Hometown: Verona, Mo.
In Town: Allison Pettit-Patton grew up in Lawrence County, Mo., and worked at the Aurora Professional Pharmacy as an after-school job. Now she’s returned to her roots, working at the same business that sparked her interest in pharmacology, married to her high school sweetheart and living on a farm that’s been in her family since 1889.
Growing up in Aurora and Monett, respectively, Allison and Trenton were matched up by friends in high school. In addition to a mutual love for horses, the couple also enjoys long-distance running and travel. Both are graduates of the University of Missouri – Kansas City School of Pharmacy. Allison works at the Aurora Professional Pharmacy as a clinical pharmacist, while Trenton recently began a new position at the Aurora Wal-Mart.
On the Farm: The couple, who married in 2013, are the latest generation to live on her family’s Century Farm in rural Verona, Mo., where they raise cattle, horses and a flock of chickens.
“My great-great-grandfather, Johann Mais, purchased 80 acres of farmland in 1889. He was an immigrant from Germany,” Allison said. “Over many years, the farm more than doubled in acreage. What remains today is the original 80 acres.”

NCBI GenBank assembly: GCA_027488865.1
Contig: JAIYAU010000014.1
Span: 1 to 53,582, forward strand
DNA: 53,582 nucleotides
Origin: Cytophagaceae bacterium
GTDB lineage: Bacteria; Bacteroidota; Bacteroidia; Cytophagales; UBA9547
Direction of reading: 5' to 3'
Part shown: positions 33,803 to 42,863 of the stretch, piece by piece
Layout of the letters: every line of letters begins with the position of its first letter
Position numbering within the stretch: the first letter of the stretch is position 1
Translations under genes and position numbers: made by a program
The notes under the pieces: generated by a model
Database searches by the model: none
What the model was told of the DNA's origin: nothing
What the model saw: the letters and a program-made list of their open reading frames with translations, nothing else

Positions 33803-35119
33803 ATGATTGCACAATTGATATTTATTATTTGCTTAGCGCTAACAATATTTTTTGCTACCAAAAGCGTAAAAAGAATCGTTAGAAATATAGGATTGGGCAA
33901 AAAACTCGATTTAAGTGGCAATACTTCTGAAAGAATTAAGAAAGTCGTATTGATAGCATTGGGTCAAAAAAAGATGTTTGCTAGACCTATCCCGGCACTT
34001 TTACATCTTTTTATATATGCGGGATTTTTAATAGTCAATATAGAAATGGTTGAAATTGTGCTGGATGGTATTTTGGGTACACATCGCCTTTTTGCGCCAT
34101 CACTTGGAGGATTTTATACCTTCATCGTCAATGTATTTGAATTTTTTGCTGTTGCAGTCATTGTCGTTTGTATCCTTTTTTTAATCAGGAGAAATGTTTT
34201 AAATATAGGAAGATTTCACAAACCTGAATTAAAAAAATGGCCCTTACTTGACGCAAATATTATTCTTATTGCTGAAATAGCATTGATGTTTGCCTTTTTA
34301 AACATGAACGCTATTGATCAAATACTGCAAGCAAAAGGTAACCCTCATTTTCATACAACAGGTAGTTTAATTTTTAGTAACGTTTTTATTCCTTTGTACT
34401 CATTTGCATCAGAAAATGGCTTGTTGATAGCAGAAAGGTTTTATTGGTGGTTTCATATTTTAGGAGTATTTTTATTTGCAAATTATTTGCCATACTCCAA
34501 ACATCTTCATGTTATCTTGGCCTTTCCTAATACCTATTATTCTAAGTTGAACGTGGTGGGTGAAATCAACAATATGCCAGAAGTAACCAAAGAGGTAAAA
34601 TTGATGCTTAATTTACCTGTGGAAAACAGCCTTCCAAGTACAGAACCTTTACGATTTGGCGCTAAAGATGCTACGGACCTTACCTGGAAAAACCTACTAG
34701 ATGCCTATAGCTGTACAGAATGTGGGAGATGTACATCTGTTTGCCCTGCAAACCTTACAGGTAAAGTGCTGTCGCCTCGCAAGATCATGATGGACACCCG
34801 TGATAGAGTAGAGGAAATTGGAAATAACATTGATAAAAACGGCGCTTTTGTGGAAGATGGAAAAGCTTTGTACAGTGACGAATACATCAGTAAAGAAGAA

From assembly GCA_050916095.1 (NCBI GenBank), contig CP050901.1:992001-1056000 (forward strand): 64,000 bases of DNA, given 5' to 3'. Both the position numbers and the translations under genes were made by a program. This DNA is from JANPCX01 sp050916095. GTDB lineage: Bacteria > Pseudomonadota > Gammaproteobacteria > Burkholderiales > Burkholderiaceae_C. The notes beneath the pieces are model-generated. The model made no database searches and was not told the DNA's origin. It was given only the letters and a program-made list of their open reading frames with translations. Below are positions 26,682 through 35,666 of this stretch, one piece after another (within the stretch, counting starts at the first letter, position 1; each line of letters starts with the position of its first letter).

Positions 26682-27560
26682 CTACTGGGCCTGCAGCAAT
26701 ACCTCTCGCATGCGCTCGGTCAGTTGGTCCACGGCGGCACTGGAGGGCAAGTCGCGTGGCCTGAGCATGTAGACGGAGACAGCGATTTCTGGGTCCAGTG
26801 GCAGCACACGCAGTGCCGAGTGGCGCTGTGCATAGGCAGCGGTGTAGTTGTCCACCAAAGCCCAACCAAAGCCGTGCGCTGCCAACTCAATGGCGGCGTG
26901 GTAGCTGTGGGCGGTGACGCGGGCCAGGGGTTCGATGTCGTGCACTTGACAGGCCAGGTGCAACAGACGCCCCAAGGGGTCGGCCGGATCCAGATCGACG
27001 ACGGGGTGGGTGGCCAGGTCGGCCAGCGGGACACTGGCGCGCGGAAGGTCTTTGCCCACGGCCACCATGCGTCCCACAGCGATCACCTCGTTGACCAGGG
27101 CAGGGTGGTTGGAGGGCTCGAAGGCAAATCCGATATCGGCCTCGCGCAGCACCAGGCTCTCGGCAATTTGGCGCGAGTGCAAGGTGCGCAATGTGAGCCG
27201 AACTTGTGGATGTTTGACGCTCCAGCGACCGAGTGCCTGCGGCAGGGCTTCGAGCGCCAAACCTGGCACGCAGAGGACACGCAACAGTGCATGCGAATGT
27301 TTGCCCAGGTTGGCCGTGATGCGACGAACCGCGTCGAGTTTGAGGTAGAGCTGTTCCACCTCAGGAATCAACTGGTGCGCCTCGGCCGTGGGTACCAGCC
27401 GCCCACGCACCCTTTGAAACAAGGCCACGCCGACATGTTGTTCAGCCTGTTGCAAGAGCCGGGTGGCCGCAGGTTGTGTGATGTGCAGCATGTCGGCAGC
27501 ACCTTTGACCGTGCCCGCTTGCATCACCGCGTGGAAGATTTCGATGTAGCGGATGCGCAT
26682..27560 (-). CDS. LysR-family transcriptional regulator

The Mais farm had several “firsts” in Lawrence County, including having the first barn with a concrete floor and the first to purchase a tractor – a 1925 Fordson. Through the years, the farm was used for a wide range of pursuits, from raising livestock and grain crops to an orchard and grape vineyard. The Mais family made wine from the grapes and stored it in wooden barrels constructed by Johann.
Allison and Trenton spend their free time tending and updating the farm (recent projects include building a chicken coop and adding fencing for their growing herd of horses and cattle). Trenton is also getting back into showing Quarter horses, a hobby that was put on the back burner when he was earning his degree.
They’ve also remodeled the house, keeping historic touches like the original cabinets and repurposing a heirloom dining room table into a living room centerpiece. New windows offer views of livestock around the farm.
“Growing up, I was a farm girl living in town. I rode horses every chance I had,” Allison said.
“As a kid, all I every wanted was to have my horses outside my window. Now I do.”